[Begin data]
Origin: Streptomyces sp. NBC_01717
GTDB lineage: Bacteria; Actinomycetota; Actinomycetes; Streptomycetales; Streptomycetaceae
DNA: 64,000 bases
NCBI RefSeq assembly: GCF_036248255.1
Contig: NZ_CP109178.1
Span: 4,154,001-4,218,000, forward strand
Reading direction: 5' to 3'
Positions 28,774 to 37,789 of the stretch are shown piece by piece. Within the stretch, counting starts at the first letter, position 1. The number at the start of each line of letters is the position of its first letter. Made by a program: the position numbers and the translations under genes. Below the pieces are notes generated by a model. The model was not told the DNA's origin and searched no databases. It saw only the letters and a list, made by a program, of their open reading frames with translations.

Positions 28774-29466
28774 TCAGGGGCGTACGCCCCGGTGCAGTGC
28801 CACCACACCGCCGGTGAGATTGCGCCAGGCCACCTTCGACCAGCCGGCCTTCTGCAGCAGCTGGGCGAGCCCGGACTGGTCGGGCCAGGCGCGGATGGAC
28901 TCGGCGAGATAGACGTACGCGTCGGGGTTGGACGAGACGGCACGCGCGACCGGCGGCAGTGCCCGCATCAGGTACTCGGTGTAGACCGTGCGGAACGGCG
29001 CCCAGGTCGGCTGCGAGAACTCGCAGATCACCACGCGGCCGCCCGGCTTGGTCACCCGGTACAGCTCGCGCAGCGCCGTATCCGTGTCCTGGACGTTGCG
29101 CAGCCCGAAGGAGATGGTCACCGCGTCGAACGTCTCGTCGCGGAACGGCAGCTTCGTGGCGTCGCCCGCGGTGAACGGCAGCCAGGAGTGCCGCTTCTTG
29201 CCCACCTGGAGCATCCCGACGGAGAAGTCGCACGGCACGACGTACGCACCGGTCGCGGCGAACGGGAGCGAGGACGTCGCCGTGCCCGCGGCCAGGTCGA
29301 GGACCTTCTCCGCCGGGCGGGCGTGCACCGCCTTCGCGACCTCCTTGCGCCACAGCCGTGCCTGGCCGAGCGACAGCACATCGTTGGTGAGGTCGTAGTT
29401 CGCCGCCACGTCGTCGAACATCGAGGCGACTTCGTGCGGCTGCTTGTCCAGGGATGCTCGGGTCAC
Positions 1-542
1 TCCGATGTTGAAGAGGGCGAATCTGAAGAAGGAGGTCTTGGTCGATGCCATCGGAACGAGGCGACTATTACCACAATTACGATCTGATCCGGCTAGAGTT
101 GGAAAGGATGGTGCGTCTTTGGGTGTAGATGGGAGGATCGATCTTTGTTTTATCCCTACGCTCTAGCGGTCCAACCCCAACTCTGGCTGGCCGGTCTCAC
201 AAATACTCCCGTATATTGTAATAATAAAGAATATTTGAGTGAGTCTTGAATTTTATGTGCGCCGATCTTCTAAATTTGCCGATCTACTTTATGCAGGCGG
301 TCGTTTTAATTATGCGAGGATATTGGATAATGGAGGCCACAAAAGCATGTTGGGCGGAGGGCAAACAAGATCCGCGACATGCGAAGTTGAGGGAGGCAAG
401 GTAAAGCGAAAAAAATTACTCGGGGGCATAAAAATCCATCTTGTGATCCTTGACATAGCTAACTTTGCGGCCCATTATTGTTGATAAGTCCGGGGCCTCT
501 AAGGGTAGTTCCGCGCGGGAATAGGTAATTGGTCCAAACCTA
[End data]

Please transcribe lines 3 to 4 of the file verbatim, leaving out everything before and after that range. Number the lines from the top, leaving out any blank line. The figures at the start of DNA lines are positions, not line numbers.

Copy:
DNA: 64,000 bases
NCBI RefSeq assembly: GCF_036248255.1